"It's actually way bigger in other cities," Smoke says. "We just went down to Miami in January for the MLK Ride." He and his Cleveland crew loaded up a rented Penske trailer with dirt bikes for the drive. They've been to other cities on the East Coast too. Now they're trying to make Cleveland a destination.

"This is my second family, right here," says 19-year-old Angel, who's from Detroit and known as Banshee Kidd because he almost always drives a four-wheeler. "They told us the weather was going to be nice, so we just had to come through."

He and his buddy had been working fervently in the shop, using a hammer and a blowtorch to try to screw on a lug nut so they could attach a motorcycle's back wheel.

Smoke and others were working on a flat tire, which initially proved difficult to do by hand, but they got the job done. Another guy's brakes had been messing up, and people were working on that. Everybody else was hanging out, as more and more people began showing up to get in on the action.

In all, roughly 25 guys came out, most on bikes, several on four-wheelers. Never ones to pass up a good photo op, and after a brief detour due to the unexpected presence of a cop car, they headed down MLK Jr. Drive, where a couple of friends had been waiting for them with their cell phone cameras ready. One by one, the experienced guys popped their trademark wheelies, striking a confident pose for the cameras as they rode by.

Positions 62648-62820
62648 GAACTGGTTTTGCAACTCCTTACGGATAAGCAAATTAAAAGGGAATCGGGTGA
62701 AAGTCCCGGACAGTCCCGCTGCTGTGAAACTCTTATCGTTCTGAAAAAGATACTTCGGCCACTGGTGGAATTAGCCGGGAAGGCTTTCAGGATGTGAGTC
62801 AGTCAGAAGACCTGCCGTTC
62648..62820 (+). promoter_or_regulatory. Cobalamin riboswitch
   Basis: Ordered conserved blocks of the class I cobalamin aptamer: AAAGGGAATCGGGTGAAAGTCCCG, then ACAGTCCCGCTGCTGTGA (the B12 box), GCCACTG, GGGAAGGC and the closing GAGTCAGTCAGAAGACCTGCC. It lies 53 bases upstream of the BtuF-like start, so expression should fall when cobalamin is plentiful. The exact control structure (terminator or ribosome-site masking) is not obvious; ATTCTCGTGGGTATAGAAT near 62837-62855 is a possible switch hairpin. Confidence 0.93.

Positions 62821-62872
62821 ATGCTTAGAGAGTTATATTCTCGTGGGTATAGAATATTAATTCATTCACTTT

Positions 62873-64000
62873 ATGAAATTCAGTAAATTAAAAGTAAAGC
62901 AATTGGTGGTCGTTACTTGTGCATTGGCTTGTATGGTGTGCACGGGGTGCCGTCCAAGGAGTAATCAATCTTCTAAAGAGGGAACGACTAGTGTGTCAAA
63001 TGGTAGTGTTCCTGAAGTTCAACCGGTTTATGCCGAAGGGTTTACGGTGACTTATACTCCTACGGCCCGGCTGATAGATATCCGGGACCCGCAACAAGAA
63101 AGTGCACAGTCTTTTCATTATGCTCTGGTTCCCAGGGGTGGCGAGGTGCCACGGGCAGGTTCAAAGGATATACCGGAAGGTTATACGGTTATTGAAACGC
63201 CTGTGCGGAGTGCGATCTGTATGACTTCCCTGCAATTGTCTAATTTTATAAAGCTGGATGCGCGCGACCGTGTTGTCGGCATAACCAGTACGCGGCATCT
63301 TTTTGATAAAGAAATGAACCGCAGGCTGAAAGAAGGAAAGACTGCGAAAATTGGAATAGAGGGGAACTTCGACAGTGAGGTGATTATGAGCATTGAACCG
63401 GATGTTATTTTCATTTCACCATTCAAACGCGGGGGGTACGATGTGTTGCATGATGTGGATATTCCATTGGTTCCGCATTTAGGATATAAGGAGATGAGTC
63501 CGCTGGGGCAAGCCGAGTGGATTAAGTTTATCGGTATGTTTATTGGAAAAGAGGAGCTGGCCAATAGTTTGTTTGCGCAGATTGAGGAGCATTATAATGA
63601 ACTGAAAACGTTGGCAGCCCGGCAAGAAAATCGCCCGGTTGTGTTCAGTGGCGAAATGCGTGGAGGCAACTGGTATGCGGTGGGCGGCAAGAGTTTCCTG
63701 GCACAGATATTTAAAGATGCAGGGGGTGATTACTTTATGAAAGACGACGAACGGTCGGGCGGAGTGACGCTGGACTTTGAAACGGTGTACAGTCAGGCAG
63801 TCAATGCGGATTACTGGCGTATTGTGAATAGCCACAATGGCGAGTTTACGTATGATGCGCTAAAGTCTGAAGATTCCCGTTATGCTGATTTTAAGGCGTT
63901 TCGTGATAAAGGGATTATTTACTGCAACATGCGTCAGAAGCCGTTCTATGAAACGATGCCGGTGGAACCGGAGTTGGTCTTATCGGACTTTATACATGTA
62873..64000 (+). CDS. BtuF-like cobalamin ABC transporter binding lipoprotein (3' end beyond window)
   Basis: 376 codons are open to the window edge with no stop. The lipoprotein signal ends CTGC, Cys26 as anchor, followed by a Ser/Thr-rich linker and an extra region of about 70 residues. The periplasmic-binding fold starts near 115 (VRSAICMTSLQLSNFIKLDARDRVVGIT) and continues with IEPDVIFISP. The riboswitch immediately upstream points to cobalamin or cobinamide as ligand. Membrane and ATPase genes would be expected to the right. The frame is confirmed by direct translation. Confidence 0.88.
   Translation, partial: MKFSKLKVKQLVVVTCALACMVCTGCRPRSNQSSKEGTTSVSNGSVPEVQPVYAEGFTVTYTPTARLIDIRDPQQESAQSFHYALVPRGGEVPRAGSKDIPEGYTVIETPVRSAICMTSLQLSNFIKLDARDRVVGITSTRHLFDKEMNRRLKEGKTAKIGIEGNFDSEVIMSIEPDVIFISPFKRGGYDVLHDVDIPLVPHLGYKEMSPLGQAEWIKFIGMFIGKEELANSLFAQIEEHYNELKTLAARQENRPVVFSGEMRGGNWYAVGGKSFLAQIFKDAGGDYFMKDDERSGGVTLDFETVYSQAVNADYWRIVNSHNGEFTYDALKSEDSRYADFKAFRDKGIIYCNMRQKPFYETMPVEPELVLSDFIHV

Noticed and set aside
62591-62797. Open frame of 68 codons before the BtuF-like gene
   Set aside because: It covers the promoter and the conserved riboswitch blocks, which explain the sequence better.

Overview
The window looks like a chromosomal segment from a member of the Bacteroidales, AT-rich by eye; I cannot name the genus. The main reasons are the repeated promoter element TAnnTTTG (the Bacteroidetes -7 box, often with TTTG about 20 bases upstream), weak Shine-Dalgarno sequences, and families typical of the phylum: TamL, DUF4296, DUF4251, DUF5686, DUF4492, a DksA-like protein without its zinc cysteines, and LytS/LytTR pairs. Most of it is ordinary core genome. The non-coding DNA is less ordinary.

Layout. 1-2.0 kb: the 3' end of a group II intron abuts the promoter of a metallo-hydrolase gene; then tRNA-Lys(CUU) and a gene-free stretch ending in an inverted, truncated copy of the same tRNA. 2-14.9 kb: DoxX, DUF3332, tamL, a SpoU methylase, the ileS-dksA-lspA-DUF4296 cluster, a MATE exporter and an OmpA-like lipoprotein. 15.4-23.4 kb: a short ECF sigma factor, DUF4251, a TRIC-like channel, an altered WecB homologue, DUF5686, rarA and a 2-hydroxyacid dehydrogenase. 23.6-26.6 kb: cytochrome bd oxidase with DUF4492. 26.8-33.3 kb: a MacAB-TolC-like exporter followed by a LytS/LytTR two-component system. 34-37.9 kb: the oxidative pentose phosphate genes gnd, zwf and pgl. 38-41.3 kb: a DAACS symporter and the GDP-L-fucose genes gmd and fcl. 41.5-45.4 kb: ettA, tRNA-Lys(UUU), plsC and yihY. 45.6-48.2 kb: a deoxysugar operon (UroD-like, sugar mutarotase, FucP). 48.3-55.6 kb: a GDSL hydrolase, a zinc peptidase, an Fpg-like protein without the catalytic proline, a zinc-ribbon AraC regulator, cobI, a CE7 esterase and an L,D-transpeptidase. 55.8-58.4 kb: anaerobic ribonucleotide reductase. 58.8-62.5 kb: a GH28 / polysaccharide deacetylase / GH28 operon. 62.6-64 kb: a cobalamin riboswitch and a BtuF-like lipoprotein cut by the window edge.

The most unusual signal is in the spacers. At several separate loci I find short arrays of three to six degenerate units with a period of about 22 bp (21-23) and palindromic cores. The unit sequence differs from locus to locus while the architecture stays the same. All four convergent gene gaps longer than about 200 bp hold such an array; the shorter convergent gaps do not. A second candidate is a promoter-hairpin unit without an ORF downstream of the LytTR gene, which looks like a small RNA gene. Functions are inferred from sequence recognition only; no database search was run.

Next, they headed toward Gordon Park, the site of what is known as "Come Down Sundays," where people bring their souped-up cars to show off and hang out. The crew zoomed past the two cop cars at the entrance and started riding around, showing off for the onlookers who were already gathered there.

The videos and pics would inevitably end up on Instagram, where a simple hashtag might be found by a young kid. An idea planted as the buzz whirs from the video on his phone. Bzzzz.

A future member of the MPWK is getting his first taste of bike life.